Another way to maintain thermal balance is to ensure the PCB layer stack-up is symmetrical, that is, ensuring the copper and ground layers are evenly divided from the center of the PCB toward the top and bottom layers of the board (FIGURE 2).

FIGURE 2. PCB layer stack-up design.

high temperature for pb-free assembly

High temperatures of Pb-free assembly

C-Alley is offering the services of global PCB assembly & manufacturing, PCB layout & design , reverse engineering.

Few projects during PCB assembly may have below errors if designer do not pay attention to it.

The PCB production cycle includes two main stages: fabrication of the PCB and assembly of components on the PCB. Variations in these processes are ripe for incompatibilities. This can occur, for instance, when raw materials for fabrication are optimized for SnPb technology, yet the PCB is assembled using Pb-free technology. SnPb technology assembly is characterized by relatively low temperatures: for instance, raw material possessing a 130Tg. (Tg is glass transition temperature, or the temperature at which the raw material traverses from a solid-rigid state to a flexible-elastic state.) Pb-free assembly is characterized by high soldering temperatures, about 40°C higher than that of SnPb assembly. When a PCB whose raw materials are suited to low assembly temperatures is assembled using higher-temperature Pb-free technology, the PCB will warp during reflow. In this case, it would have been appropriate to define for fabrication raw materials with a higher Tg, such as 170, to ensure the PCB withstands the high temperatures of Pb-free assembly.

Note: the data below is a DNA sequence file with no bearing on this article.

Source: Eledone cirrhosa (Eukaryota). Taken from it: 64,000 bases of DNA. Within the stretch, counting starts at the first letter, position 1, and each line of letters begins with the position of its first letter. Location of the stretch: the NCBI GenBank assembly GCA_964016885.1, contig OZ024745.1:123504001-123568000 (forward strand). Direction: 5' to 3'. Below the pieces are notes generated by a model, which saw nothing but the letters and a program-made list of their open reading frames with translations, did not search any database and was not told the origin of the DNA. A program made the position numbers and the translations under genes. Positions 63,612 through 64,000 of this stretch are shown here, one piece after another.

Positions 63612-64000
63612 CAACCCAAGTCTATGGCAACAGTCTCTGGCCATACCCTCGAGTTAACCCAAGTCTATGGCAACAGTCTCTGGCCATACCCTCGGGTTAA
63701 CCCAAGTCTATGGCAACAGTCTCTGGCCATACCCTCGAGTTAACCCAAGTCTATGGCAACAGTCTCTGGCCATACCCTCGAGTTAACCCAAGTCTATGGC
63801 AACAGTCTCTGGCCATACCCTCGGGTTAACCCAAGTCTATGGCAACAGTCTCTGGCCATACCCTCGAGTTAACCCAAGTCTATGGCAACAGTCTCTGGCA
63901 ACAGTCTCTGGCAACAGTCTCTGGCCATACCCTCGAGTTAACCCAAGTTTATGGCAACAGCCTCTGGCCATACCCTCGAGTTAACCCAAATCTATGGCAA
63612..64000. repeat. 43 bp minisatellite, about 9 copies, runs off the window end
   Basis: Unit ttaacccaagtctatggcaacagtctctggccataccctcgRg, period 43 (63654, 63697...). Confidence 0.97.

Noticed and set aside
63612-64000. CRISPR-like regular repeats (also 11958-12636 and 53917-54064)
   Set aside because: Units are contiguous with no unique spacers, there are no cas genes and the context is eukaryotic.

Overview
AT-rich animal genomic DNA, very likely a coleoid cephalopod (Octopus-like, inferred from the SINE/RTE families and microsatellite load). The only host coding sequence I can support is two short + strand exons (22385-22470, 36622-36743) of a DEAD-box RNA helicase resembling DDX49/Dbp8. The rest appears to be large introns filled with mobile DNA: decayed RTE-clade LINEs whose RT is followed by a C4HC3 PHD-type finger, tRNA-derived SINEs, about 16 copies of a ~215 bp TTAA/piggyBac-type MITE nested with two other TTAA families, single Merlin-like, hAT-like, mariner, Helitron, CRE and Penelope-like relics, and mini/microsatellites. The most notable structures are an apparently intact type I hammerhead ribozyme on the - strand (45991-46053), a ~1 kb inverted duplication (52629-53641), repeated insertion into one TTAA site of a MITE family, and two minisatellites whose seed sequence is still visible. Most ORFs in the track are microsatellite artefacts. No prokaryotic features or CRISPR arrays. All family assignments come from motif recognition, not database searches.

High temperatures of Pb-free assembly

It’s not ok to place components at the edge of a PCB (< 5mm)

The PCB traverses stations on the assembly line on a conveyor belt. This conveyor belt, which is located along (almost) the entire production line, is composed of two parallel tracks. These tracks comprise a small depression that enables the PCB’s stability on the conveyor belt. The projection of the depression’s area on the PCB is unreachable by the placement machine head. Therefore, no components should be placed in that area. Placing components at the edge of a PCB (< 5mm) may make it difficult or even prevent the machine’s head from placing these components accurately on the PCB. In light of this, it is necessary to verify a “sterile” component-free area is defined at a distance of 5mm from the PCB edge. In exceptional cases, it will be possible to define even smaller distances, but solely upon coordination with the assembler.